Subtleties such as these are always the exception to the rule with live recordings; trying to capture the elusive essence honky-tonk (itself a social experience) is equally difficult. Live at Tipitina's captures a good honky-tonk band on a good night, but it isn't Carson at her best. -- Rawls
Kim Carson & the Casualties perform at 12:30 p.m., Friday, April 30, at the Sheraton New Orleans Fais Do-Do Stage.
Jeff & Vida
Judging by their third album, Loaded, Jeff & Vida are red-blooded meat eaters (and if they're vegetarian, they eat hearty vegetables). Based on the evidence here and on their previous album, The Simplest Plans, country and bluegrass aren't sounds for them to admire like Faberge eggs or goof on like the kids who eats paste, nor do they play them to celebrate America's poor folk. Instead, their CDs sound like the natural expressions of passionately led lives.
On "Baby Don't You Do Me Wrong," for instance, it sounds like cheating on Vida Wakeman would earn the cheater at least the chance to duck flying crockery, and if that was all, he should consider himself lucky. There's a swagger in her performance as if she enjoys her own intensity, but Wakeman's not just a hot mama. On "Everybody's Darling," she sounds convincingly wise, while her voice softens and sounds in need of protection in "Blessed But Not Favored." In short, in songs that sound like they come from lives actually led, she sounds like a real person with a healthy complement of emotions.
Both Wakeman and Jeff Burke have pop backgrounds, having come to acoustic music in their teens. The chops are there -- Burke's a fleet, clean mandolin and banjo player -- but the song remains the thing. In their case, this means urban songs, or songs that don't require city listeners to identify with their country cousins. It also means that while they appreciate tradition, they aren't purists. "Blacktop Shine" romanticizes growing up in a way John Mellencamp might recognize, and "I Cried" is a lovely jazz ballad that could be a standard if jazz standards can still be created at this late date. -- Rawls
Jeff & Vida perform at 1:35 p.m. Sunday, May 2, at the Lagniappe Stage.
New Orleans Serenaders
The Music of Louis Armstrong and Kid Ory
In the 1960s, a gaggle of northern European musicians descended on New Orleans to bathe in the sounds of George Lewis, the Humphrey Brothers and other stars of Preservation Hall. Forty years later, the ever-tasteful trumpet player Clive Wilson is still here, and among various projects he leads the New Orleans Serenaders.
This is a savory group, with everyone's favorite Jelly Roll Morton specialist, Butch Thompson, at the keys, and New Orleans native (and former Time magazine bureau chief) Tommy Sancton playing terrific clarinet throughout. The disc covers familiar terrain ("I Can't Give You Anything But Love," "Potato Head Blues") but keeps things interesting with oddities such as "Yaka Hula Hickey Dula" and Cole Porter's "I Love You, Samantha."
Best of all are the multi-thematic pieces such as Scott Joplin's "Maple Leaf Rag" and Morton's "Wolverine Blues," where the mix of textures, fresh riffing and inspired ensemble playing on the shifting themes bring an element of surprise to a genre that in lesser musicians' hands can quickly grow stale. -- Tom McDermott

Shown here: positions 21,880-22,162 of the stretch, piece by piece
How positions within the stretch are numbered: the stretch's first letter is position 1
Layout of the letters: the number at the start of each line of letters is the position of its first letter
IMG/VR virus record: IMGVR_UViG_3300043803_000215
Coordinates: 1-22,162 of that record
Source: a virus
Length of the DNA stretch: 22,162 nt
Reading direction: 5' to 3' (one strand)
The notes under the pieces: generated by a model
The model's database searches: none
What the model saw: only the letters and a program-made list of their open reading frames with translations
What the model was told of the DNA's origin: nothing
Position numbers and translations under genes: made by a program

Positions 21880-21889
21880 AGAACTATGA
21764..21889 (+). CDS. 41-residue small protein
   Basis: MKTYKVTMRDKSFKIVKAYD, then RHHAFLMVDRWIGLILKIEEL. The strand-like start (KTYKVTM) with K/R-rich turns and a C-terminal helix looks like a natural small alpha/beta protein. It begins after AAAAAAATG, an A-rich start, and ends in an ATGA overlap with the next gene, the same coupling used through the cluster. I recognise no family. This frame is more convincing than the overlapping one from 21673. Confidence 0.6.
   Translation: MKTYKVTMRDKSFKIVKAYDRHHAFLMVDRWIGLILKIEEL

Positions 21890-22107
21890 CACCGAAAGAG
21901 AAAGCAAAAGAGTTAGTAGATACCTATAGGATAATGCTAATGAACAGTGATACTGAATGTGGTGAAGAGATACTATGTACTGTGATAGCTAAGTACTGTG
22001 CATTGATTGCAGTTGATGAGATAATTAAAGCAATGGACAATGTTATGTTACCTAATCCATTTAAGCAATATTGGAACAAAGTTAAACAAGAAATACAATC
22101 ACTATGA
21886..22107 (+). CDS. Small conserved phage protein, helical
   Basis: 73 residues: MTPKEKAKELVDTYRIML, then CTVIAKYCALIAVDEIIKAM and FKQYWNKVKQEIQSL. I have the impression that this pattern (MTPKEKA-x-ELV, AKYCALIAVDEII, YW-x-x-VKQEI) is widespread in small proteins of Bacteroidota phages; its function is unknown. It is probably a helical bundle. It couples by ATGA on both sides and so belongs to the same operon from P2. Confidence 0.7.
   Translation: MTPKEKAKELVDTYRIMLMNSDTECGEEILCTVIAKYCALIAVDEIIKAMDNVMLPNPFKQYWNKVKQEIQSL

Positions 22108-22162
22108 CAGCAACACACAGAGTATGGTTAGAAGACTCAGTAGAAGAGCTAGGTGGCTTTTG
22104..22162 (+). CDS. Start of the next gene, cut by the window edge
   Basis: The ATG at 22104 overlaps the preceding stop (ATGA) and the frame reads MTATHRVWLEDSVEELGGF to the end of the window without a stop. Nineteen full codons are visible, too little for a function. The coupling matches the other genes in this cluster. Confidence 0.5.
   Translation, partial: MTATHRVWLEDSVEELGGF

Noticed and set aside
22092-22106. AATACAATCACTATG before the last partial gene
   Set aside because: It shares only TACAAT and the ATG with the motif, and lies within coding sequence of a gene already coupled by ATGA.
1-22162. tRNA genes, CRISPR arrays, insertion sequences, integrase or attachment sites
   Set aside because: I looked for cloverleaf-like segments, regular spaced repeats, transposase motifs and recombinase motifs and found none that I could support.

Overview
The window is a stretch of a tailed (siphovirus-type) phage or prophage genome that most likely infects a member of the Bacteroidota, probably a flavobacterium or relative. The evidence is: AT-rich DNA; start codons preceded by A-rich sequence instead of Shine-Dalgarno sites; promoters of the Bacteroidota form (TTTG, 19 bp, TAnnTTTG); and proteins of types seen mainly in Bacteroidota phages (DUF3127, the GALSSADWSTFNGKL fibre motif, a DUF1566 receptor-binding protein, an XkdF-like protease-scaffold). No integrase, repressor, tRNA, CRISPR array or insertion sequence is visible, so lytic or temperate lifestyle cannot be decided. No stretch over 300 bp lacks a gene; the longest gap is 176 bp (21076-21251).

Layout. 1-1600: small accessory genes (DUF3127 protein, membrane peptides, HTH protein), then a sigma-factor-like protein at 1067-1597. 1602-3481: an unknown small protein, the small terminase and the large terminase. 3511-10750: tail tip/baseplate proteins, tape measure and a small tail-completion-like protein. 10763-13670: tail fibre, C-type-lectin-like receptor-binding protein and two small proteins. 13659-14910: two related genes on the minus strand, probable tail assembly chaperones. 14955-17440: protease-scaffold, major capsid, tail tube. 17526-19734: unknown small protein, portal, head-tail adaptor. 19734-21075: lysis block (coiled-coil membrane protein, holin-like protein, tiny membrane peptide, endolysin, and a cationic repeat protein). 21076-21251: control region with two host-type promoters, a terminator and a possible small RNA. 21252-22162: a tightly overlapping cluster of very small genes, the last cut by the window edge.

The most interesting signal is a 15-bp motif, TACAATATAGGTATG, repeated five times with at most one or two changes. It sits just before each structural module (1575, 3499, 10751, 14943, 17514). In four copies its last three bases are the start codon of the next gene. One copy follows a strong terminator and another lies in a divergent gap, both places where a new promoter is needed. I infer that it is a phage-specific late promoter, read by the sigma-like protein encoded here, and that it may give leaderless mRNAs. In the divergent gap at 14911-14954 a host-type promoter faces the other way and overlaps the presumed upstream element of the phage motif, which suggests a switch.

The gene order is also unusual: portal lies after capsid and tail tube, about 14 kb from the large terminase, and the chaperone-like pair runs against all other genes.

Clive Wilson & the New Orleans Serenaders with Butch Thompson perform at 12:20 p.m. Sunday, May 2, at the Economy Hall Tent.
Earth vs. The Radiators (DVD)
The Radiators aren't particularly a jam band. They're more about songs than instrumental workouts, and can easily do a full night of five-minute numbers. But there are nights when they throw out the script, stretch everything out and aim for the stratosphere. It was one of those nights, the third of their 25th anniversary celebration run at Tipitina's last January, that's captured on their first live DVD.
Hornmen Mark Mullins and Karl Denson, who appear on most of the disc, lend a different flavor to the familiar tunes, taking "Confidential" into Sun Ra's orbit. In fact they get a bit too much of the solo space, sometimes pushing guitarists Dave Malone and Camile Baudoin to the sidelines. But the street-party feel takes over by the time they get to "I Like it Like That," with George Porter Jr. doubling Reggie Scanlan's bass and Theresa Andersson on chorus vocals and slinky dancing.
There are enough new songs for a studio album, with a highlight in keyboardist Ed Volker's "Waiting for the Rain" -- one of the sweeping soul epics that he writes on a really good day. On the funkier side, Malone's Meters homage "Monkey Meet" has finally made it to disc.
A fan himself, director Geoffrey Hanson stays true to the tight-but-loose spirit of the band, knowing when to zoom in tight for a solo and when to catch the interaction. And he's packed the disc full of bonus goodies, including live summits with Gregg Allman and Maceo Parker, and some fun backstage footage. Throw in plenty of Tipitina's ambience -- including a good-karma opening shot of someone stroking the bust of Professor Longhair -- and you've got one that old and new fans can treasure. -- Brett Milano
The Radiators close out the Sprint Stage at 5:40 p.m. Sunday, May 2.
Soul Trinity Volume 1
Fredrick Sanders has a wide and varied resume. He has done stints with the Lincoln Center Jazz Band and trumpeter Roy Hargrove. His piano playing has graced the recordings of Alvin Batiste, Philip Manuel, and the Dirty Dozen Brass Band. On his recent CD, Soul Trinity, Sanders continues to establish a definitive personality in his playing and writing.
Sanders' playing has a distinct sound and style, bright and light with very little dissonance in his touch. On tunes such as "Ones of Wisdom," Sanders opens up like Keith Jarrett's ECM recordings but without of any of the indulgence that can make listeners roll their eyes. At other points, he seems to be channeling some of McCoy Tyner's techniques and rolling, sustained figures that bring songs such as the title track to a grand and building climax.